David Cameron speech: UK and the EU
The cheers as David Cameron walked into the House of Commons said it all.
Conservative MPs liked what they heard today. Not just the promise of a straightforward in/out referendum, not just the pledge to renegotiate Britain's relationship with Europe but also an apparently esoteric commitment to challenge the EU's founding principle - to "ever closer union".
Their joy was increased when Ed Miliband made clear - or rather seemed to make it clear - that he was opposed to any such referendum. Those Tory smiles increased yet further when Labour spindoctors insisted that "NO" didn't mean "No" to any referendum ever whatever the circumstances - just a promise of this one made now.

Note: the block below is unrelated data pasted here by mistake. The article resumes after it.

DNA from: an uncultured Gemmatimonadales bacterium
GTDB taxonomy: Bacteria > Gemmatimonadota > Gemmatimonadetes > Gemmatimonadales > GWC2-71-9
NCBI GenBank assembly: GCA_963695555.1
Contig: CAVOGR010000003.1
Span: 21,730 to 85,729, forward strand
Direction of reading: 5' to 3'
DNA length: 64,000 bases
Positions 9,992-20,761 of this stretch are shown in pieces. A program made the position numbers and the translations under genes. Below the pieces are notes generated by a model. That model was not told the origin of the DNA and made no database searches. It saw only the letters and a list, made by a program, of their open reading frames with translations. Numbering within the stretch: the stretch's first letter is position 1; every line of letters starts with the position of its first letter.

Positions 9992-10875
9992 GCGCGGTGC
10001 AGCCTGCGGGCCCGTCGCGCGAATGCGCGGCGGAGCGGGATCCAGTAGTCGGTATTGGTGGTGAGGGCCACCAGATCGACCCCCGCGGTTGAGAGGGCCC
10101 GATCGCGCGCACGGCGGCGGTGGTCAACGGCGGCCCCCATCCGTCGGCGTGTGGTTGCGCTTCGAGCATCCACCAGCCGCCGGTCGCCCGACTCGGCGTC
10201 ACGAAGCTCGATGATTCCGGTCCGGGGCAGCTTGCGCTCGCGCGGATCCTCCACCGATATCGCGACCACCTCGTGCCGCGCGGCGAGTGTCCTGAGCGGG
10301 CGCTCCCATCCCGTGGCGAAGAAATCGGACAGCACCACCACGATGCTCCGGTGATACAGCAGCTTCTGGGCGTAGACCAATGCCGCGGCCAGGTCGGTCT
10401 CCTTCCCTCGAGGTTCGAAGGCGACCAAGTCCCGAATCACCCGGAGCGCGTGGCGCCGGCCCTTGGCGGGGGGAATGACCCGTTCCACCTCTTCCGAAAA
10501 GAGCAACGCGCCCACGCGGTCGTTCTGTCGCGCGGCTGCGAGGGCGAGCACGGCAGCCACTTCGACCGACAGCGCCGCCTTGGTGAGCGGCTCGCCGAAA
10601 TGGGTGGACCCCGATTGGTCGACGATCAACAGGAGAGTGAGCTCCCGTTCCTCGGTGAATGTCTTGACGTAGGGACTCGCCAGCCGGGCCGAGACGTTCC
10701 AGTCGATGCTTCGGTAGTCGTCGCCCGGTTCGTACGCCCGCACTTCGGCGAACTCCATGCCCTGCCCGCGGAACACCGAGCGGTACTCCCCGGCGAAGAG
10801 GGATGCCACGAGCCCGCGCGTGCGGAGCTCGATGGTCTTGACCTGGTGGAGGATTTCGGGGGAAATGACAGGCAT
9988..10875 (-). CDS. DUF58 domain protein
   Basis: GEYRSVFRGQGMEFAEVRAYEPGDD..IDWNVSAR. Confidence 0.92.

Job done then for the prime minister? Oh no. Now he will face eurosceptic calls to spell out exactly which powers he wants to wrestle back from Brussels and demands to be tougher. He'll be pushed again and again to explain in what - if any - circumstances he might declare that any new deal with Europe was not enough and Britain should leave. If, as today, he refuses he'll be told his is a weak negotiating hand. He will be leading a party who feel that they've been given permission to - in words David Cameron used when he became their leader - "obsess about Europe" again.
And after that there's the small matter of finding out if any one of Europe's 26 other leaders will actually give him what he wants when he wants.
Welcome to page one of the latest chapter in the longest running and bloodiest saga in British politics.